As we grew up, our excitement about the activity waned and one-by-one the different crafts living in each pocket began to fade and our felt Christmas Calendar was replaced by day-planners (I was a Franklin Planner guy), Personal Digital Assistants (I had a Cassiopeia and numerous Palm Pilots), and finally smart phones.
As adults, we can learn to embrace this period of "waiting-for-Christmas" as a gift. It is one of Christianity’s great treasures. Western Christianity calls this season “Advent,” as in “arrival.” Eastern Christianity calls it the “Nativity Fast.”
Child-sized felt calendars are for a child-sized Advent. As adults, however, we need an adult sized Advent.
Most people understandably see waiting and fasting as in-between times, periods between two important moments. Consequently, we endure waiting and fasting like we might hold our breath. However, Advent is not an in-between time. It stands on it’s own, just as the season of Christmas (or Christmastide) lasts twelve days (thus "the twelve days of Christmas”) and stands on its own as a season of "feasting".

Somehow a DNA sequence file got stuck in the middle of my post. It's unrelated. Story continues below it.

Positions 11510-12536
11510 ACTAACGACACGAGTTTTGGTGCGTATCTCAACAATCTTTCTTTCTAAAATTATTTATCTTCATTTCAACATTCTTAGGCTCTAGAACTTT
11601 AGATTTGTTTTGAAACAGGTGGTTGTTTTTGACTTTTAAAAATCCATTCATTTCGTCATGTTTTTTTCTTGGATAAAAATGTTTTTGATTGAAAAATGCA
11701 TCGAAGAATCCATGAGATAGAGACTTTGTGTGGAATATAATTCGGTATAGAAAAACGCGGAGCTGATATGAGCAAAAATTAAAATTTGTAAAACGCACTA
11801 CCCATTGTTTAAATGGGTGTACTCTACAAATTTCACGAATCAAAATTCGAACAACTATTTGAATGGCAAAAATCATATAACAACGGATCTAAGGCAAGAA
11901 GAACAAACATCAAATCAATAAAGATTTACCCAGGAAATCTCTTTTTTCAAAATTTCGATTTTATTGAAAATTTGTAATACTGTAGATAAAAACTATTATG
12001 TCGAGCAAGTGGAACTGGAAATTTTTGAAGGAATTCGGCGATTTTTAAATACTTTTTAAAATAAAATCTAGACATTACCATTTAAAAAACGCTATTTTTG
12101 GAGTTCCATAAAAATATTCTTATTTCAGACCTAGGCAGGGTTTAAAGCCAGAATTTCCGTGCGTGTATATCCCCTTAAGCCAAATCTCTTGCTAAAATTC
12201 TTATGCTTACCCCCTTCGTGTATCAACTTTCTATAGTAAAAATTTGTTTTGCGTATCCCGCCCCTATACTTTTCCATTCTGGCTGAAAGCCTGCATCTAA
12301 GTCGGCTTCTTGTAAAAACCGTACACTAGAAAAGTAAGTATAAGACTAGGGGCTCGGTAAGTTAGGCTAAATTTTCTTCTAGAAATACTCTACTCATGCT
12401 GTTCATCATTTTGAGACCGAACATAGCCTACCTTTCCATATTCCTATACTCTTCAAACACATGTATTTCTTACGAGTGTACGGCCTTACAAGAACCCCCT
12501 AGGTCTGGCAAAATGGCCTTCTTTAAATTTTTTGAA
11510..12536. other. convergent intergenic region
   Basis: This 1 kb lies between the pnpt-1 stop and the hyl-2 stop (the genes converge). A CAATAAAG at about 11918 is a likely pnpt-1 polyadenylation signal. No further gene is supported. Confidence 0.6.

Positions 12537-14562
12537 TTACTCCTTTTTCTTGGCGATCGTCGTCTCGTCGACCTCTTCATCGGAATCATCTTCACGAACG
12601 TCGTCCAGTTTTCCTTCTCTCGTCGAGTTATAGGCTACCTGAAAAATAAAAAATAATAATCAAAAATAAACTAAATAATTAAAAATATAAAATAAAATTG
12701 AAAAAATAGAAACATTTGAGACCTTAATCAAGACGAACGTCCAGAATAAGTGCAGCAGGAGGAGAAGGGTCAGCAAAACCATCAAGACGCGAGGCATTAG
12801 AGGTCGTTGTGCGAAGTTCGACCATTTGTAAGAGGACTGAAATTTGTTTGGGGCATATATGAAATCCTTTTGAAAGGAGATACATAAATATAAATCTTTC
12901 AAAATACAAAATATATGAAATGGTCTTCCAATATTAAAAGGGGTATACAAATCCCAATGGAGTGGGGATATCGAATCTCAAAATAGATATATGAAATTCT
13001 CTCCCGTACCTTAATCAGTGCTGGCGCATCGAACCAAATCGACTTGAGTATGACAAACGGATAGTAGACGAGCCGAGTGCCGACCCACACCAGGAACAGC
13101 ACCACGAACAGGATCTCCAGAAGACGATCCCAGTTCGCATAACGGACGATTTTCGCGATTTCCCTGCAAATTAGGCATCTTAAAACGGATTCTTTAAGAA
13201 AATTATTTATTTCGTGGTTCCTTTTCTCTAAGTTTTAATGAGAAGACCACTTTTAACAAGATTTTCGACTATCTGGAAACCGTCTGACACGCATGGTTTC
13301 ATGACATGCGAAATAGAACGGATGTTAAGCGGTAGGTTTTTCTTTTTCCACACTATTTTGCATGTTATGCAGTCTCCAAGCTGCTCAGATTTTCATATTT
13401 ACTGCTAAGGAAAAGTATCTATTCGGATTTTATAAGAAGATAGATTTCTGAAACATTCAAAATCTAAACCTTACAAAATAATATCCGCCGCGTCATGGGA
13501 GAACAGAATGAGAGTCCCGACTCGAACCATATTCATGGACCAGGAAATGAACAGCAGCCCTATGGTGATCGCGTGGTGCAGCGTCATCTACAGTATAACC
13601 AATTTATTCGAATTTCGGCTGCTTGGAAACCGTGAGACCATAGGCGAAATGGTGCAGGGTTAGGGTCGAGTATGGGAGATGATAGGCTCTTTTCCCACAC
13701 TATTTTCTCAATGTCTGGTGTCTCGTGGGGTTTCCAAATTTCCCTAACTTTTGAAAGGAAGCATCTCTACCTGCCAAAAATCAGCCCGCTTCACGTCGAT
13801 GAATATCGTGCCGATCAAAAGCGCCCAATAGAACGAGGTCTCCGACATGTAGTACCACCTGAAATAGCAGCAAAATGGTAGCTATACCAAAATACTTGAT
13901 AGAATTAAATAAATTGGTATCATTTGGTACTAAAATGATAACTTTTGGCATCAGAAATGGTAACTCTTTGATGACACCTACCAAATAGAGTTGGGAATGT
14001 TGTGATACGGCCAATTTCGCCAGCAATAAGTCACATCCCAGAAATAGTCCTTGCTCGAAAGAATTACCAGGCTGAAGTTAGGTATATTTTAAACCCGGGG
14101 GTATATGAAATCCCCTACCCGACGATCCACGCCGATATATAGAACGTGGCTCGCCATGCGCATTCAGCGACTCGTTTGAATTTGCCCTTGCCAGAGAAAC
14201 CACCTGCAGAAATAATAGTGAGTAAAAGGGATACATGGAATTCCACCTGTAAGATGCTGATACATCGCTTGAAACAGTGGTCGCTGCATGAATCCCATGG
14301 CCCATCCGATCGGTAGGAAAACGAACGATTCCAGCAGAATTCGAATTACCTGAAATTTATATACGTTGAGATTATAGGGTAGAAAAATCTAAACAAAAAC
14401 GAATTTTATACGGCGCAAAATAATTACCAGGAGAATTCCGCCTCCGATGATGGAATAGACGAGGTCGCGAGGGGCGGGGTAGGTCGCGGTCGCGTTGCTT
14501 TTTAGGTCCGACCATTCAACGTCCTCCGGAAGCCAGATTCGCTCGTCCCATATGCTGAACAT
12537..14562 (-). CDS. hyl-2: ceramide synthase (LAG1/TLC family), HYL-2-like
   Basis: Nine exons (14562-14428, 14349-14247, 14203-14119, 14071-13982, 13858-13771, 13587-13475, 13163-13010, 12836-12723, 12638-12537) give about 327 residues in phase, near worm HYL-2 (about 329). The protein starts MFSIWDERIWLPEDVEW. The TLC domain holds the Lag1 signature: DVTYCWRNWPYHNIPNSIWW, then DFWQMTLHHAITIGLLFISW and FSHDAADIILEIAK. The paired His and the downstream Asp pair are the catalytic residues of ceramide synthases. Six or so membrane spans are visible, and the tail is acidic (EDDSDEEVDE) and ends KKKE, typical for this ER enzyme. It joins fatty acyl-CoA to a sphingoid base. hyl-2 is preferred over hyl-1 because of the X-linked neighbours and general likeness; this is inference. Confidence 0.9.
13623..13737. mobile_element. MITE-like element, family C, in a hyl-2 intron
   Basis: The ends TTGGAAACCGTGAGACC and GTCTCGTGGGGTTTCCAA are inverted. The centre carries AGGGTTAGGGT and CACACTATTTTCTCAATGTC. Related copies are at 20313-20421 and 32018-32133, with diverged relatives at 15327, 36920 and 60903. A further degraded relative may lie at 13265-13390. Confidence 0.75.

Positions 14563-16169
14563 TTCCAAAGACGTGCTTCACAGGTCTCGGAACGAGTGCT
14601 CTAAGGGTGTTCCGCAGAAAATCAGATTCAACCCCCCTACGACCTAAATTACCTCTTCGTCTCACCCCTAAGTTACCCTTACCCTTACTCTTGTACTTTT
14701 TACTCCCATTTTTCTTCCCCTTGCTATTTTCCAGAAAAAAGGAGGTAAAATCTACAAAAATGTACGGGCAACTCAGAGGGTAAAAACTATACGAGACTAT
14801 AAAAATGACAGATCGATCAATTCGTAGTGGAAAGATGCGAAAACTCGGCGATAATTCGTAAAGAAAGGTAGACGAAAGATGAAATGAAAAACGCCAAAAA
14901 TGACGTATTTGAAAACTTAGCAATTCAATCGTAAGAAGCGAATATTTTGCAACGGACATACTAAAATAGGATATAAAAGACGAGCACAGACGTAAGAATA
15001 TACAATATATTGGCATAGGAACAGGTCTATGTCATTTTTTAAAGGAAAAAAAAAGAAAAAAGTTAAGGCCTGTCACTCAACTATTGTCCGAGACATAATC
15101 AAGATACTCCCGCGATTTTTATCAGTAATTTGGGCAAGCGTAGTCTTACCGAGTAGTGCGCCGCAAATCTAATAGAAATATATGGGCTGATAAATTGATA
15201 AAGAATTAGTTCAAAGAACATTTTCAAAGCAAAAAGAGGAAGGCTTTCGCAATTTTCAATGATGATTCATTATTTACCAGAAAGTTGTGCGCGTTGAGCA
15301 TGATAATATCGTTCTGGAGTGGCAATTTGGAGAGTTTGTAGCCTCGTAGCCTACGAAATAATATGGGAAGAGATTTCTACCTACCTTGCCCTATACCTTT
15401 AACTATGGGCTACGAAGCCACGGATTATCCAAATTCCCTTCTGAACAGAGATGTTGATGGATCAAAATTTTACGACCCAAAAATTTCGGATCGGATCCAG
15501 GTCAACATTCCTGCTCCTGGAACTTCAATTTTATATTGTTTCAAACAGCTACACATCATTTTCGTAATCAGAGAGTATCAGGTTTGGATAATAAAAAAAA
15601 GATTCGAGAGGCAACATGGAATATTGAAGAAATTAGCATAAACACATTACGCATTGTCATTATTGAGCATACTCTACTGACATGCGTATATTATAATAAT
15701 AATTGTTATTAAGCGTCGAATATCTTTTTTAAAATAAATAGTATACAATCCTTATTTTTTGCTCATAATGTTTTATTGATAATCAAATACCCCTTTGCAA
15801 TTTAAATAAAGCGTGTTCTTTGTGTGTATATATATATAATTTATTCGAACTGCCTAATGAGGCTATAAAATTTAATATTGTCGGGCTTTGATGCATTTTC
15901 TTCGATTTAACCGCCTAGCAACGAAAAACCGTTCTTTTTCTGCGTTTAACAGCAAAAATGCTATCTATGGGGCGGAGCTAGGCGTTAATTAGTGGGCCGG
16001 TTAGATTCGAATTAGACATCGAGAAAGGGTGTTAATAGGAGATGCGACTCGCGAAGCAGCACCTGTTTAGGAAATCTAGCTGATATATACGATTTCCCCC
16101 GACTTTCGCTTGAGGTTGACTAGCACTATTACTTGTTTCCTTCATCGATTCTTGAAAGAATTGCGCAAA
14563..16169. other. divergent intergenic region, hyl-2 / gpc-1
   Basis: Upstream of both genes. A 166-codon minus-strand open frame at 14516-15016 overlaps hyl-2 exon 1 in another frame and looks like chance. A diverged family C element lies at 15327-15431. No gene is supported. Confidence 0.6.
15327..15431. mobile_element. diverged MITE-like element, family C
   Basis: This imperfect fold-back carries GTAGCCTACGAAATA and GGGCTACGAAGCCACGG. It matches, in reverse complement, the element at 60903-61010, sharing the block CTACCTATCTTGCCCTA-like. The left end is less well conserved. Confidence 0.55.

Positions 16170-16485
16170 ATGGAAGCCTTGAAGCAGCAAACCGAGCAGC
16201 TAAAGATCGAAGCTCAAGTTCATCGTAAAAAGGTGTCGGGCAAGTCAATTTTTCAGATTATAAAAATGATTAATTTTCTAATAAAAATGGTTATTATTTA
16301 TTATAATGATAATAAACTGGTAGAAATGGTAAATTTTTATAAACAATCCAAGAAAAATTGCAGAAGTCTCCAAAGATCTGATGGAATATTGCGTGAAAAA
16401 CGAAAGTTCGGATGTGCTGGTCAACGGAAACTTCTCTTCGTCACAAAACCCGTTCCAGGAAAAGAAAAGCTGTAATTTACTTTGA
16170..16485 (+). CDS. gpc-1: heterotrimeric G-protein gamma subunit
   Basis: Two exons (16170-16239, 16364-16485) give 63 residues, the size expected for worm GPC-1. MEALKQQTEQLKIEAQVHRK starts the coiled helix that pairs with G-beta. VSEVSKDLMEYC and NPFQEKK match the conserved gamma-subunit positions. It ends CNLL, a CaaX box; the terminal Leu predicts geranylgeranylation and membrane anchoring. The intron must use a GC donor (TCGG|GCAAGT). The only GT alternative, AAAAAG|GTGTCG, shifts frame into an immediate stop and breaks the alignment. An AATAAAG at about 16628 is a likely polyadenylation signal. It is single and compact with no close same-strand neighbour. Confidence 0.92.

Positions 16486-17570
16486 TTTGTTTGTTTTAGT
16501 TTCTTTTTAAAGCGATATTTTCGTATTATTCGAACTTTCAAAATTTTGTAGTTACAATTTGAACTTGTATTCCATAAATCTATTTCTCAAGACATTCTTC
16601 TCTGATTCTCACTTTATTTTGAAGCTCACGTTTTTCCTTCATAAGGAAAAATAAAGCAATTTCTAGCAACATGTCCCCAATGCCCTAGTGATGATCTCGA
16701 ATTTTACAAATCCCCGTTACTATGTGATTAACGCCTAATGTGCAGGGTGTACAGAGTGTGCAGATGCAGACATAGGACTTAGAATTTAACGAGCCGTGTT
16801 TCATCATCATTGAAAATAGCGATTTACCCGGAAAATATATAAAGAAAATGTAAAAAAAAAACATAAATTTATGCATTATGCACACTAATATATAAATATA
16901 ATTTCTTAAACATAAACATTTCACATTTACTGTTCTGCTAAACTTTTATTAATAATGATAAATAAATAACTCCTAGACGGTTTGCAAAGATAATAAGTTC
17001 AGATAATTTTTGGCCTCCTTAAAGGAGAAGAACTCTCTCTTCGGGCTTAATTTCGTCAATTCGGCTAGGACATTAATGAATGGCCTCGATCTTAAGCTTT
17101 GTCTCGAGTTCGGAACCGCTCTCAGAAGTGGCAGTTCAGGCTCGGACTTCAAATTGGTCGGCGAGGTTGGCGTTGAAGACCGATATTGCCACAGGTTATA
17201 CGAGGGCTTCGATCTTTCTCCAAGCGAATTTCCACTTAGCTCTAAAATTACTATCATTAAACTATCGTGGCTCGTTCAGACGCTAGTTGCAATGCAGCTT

Advent invites us to wait and not hold our breath, but to breath and be attentive and awake. Usually, we endure mundane tasks. When we wash dishes, we are not actually washing dishes, but thinking about what we would rather be doing or what we will do once we are done. When we are in conversation, we are not really listening, but thinking about what we will say next. When we are driving a car, we tolerate the time that passes until we arrive at out destination.
Rather than hold our breath during Advent, we are invited to a waiting which awakens us, a waiting which alerts us to forgotten longings and hidden joy, a waiting which allows the Kingdom or realm of God to emerge, a waiting in which a precious gift will arise.